Organized by Drs. Jonathan Horsford, Cynthia Rothblum-Oviatt, Giovanna Spinella, and Danilo Tagle, an international group of 43 participants that included NIH staff, basic researchers, clinicians, and industry representatives explored the current state of clinical and molecular measures of A-T, barriers to progress, possible solutions and priorities.

The goals of the workshop were to 1) draft a list of standard A-T clinical criteria in four areas of the disease: neurology, cancer, lung function/ immunology/ endocrinology and molecular/ laboratory markers and 2) to identify challenges in defining minimal clinical standards and focus on approaches to solve these barriers.


The workshop began with Drs. Tagle and Spinella defining its goals. The first presentations examined the approaches used by other movement disorder communities to define clinical assessment measures (Drs. Pearce and Sanger). The current A-T clinical diagnostic criteria were then presented (Drs. Lederman, Whitehouse, Berkun, Nissenkorn, Waldman and Sandlund). The morning session concluded with a presentation on the extra-cerebellar characteristics of A-T (Dr. Crawford). After lunch the group heard talks on biomakers (Drs. Kaddurah-Daouk and Moore) and A-T translational research (Dr. Shiloh). The final presentations on the first day were on current and recently concluded A-T clinical trials (Drs. Berry and Lederman).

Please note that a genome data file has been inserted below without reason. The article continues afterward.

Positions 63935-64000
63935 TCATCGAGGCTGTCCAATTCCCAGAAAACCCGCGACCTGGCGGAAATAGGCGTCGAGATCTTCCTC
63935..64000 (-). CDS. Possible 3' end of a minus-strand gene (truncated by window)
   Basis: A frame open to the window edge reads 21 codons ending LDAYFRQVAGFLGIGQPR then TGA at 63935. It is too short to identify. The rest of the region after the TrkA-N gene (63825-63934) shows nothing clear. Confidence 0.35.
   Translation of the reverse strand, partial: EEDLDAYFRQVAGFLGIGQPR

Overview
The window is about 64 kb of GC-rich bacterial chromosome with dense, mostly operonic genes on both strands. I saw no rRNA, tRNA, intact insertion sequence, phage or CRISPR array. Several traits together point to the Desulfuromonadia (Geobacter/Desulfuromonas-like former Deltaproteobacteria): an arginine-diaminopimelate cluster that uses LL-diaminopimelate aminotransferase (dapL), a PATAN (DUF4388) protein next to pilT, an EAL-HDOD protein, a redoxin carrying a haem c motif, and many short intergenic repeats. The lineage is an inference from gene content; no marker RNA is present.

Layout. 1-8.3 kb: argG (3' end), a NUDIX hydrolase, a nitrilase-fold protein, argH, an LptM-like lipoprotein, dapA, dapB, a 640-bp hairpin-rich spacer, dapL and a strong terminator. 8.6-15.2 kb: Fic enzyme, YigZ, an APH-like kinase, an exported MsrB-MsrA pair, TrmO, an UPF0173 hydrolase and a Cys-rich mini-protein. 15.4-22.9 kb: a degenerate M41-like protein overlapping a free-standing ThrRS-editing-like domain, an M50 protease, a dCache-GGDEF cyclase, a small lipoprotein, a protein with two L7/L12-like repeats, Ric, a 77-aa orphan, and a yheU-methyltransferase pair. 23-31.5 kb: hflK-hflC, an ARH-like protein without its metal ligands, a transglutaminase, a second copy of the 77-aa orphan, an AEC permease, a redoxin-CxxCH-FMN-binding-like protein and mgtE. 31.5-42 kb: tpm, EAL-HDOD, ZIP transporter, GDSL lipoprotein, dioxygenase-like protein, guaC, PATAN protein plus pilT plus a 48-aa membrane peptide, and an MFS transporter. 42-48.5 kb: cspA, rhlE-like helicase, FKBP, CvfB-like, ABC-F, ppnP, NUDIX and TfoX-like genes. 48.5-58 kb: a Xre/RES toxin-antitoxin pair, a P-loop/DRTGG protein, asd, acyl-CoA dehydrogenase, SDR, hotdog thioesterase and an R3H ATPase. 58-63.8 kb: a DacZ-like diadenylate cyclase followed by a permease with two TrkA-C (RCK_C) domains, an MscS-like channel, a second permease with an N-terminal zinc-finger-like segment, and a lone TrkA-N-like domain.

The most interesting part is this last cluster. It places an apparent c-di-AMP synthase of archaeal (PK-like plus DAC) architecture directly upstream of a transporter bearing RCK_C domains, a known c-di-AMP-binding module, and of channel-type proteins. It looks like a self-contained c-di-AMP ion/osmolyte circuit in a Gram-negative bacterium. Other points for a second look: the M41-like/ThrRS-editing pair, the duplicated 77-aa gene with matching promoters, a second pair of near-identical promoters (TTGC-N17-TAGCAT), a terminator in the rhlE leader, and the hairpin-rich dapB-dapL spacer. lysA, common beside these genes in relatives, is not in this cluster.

The group then split up into one of four breakout sessions focusing on neurology, cancer, lung function/immunology/endocrinology or molecular/laboratory/biomarkers. On day two the group convened and the chairs from the four breakout sessions presented the draft of clinical assessment measures for the 4 areas identified above as well as challenges that the group encountered, and possible solutions. A very productive discussion ensued from each breakout summation. The final presentations were on international collaborations in A-T using a registry (Dr. Chessa;; active May 1st; please contact Dr. Chessa for further information) and a clinical listservs (Dr. Rothblum-Oviatt; The workshop concluded with a summary and planning session chaired by Dr. Horsford. The discussions led to the following conclusions and recommendations.


The format of the workshop allowed the group to consider A-T standard clinical criteria separately for the four different aspects of the disease- neurology, cancer, lung function/immunology/endocrinology and molecular/laboratory/biomarkers.

  • The lung function/immunology/endocrinology group will draft a list of standard clinical criteria as well as pilot studies in lung and perhaps swallowing function. There is also the possibility of collaborating to write a manuscript on the responses to vaccinations in A-T patients.